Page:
The University of Alabama at Birmingham unveiled today the new 1,600-square-foot Central Alabama High-Field Nuclear Magnetic Resonance Facility, which provides state-of-the-art sensitivity and resolution for biomedical research and drug discovery for treatment of diseases such as cancer, cardiovascular disease, HIV-1, Parkinson’s disease, atherosclerosis, hypertension and diabetes, among others.
The NMR facility technology is also available to researchers outside the UAB campus, including out-of-state investigators and those in industry.
The $3.5 million project is the result of a partnership between the National Center for Research Resources, National Cancer Institute, the Office of the Vice President for Research and Economic Development, the School of Medicine and the College of Arts and Sciences, and the UAB Health Services Foundation, the UAB physician practice group. The facility is housed in a newly renovated laboratory in UAB’s Chemistry Building.
The facility combines existing instrumentation from UAB’s chemistry, and biochemistry and molecular genetics departments with the facility’s centerpiece: a new Bruker BioSpin HD 850 MHz NMR spectrometer equipped with a cryoprobe. The facility also includes the Avance II 700 MHz and the Avance III HD 600 MHz, all with cryoprobes, as well as the Avance III HD 500 MHz NMR systems.
“This new facility is going to take biomedical research to the next level, not only with its state-of-the-art instrumentation, but most importantly, with the collaborative expertise of our researchers, who will better our understanding of disease and disease progression,” said Edward Partridge, M.D., director of the UAB Comprehensive Cancer Center.
“This new NMR facility will be transformational — not only for Alabama, but for the world,” said Selwyn M. Vickers, M.D., senior vice president for Medicine and dean of the UAB School of Medicine. “This will only accelerate our drug discovery process.”
“UAB as a whole has long been recognized for its efforts in drug discovery and development,” Partridge said. “When it comes to cancer, this facility is going play a pivotal role in creating therapeutic agents in the laboratory, helping us nurture cancer drugs through the ‘research pipeline’ before they are ultimately brought to our patients.”
N. Rama Krishna, Ph.D., professor of Biochemistry and Molecular Genetics and the director of the NMR facility, was essential in helping secure major grant funding for the project.
“This facility is a unique platform that merges both basic science and translational research — from structural biology of proteins to drug discovery, to NMR-metabolic profiling of biofluids to assess toxicity and physiological changes induced by drugs,” Krishna said.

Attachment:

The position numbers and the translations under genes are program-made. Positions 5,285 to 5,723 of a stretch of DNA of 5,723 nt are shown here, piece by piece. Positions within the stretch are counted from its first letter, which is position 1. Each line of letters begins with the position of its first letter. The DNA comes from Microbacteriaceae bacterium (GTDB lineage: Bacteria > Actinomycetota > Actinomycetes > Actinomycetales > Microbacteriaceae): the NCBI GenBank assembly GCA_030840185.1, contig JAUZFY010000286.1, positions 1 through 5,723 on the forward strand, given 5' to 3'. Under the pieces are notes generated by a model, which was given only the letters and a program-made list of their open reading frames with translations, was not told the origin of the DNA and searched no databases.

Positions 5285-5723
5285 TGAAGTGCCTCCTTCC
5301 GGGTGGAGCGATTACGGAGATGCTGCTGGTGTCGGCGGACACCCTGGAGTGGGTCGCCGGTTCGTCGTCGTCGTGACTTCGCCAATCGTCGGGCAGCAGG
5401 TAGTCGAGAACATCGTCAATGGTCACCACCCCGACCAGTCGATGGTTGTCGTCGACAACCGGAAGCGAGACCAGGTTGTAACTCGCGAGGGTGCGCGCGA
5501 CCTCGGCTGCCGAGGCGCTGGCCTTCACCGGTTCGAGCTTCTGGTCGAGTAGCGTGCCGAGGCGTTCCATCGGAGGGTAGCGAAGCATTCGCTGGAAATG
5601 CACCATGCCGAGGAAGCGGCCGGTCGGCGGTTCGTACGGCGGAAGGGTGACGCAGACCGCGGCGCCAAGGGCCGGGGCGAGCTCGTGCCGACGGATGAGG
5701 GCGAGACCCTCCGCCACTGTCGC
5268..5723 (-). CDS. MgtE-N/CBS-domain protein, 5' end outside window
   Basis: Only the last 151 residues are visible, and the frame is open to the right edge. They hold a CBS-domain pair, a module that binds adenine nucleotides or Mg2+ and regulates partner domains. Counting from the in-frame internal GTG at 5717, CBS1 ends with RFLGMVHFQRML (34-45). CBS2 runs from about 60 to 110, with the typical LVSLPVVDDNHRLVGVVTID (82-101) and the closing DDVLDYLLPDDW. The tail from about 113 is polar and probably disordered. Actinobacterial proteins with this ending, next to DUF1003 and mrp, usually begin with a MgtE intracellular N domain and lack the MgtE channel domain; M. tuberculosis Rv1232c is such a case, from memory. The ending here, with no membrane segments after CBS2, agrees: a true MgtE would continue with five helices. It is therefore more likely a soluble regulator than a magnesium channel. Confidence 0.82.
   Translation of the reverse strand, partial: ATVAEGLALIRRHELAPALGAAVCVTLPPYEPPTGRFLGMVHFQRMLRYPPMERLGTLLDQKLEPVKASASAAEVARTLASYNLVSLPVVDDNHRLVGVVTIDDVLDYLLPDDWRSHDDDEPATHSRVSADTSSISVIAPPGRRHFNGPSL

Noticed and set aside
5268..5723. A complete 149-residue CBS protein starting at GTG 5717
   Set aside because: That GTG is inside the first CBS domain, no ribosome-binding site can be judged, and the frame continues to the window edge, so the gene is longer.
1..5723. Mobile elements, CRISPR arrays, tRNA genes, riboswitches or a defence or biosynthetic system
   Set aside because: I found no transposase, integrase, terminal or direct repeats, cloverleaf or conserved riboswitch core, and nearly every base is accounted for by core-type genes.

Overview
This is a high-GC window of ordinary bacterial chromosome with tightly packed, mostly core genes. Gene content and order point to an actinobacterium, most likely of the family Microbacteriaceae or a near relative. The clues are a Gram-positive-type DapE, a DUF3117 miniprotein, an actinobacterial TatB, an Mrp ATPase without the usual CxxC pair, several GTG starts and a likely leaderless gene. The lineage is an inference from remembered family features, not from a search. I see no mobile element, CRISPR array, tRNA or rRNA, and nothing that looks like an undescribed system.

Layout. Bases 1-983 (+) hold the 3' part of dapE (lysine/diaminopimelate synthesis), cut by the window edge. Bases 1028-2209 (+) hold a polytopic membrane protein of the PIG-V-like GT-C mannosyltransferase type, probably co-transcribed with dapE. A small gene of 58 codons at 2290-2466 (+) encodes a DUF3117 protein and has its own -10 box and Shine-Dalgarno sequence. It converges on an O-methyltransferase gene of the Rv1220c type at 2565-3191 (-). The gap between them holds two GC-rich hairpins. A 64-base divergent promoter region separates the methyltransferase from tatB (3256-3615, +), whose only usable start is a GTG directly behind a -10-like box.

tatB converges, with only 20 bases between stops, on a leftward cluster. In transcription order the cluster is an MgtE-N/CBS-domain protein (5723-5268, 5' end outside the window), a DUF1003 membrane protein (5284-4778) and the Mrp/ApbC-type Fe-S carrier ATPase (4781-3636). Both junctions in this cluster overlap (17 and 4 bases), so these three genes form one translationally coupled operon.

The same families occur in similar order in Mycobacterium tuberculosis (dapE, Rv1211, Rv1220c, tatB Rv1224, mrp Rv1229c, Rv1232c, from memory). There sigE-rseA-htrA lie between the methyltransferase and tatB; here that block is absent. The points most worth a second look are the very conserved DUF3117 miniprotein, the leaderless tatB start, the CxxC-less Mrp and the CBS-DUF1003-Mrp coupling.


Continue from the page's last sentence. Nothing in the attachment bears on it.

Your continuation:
The centerpiece 850 MHz NMR allows scientists to determine the three-dimensional structures of larger proteins or other biomolecular targets and their complexes with proteins, peptides or drugs. This information is critical for research efforts of new drugs. Once research samples are run, investigators can access the data remotely by computer for faster and more efficient research.
“Dr. Rama Krishna and Dr. David Graves have built a world-class NMR facility at UAB that includes four outstanding machines,” said Tim Townes, Ph.D., chair of the Department of Biochemistry and Molecular Genetics. “The 850 MHz NMR can define the structure and dynamic movements of proteins at the molecular level. These precise measurements are essential to our gaining insights into the proteins that cause diseases and disorders. Equally important, this NMR facility further strengthens the Structural Biology Program at UAB and helps us attract outstanding students into our Graduate Biomedical Sciences program.”
“There is a big wow factor with this facility with a view of the beautiful UAB Campus green,” said David Graves, Ph.D., chair of the Department of Chemistry. “We put in as many windows as possible to show off the facility and illustrate our commitment to research excellence. We can do a lot more collaboratively than we can do separately, and this partnership among the Department of Chemistry, Department of Biochemistry and Molecular Genetics, the School of Medicine and the College of Arts and Sciences clearly reflects this synergy.”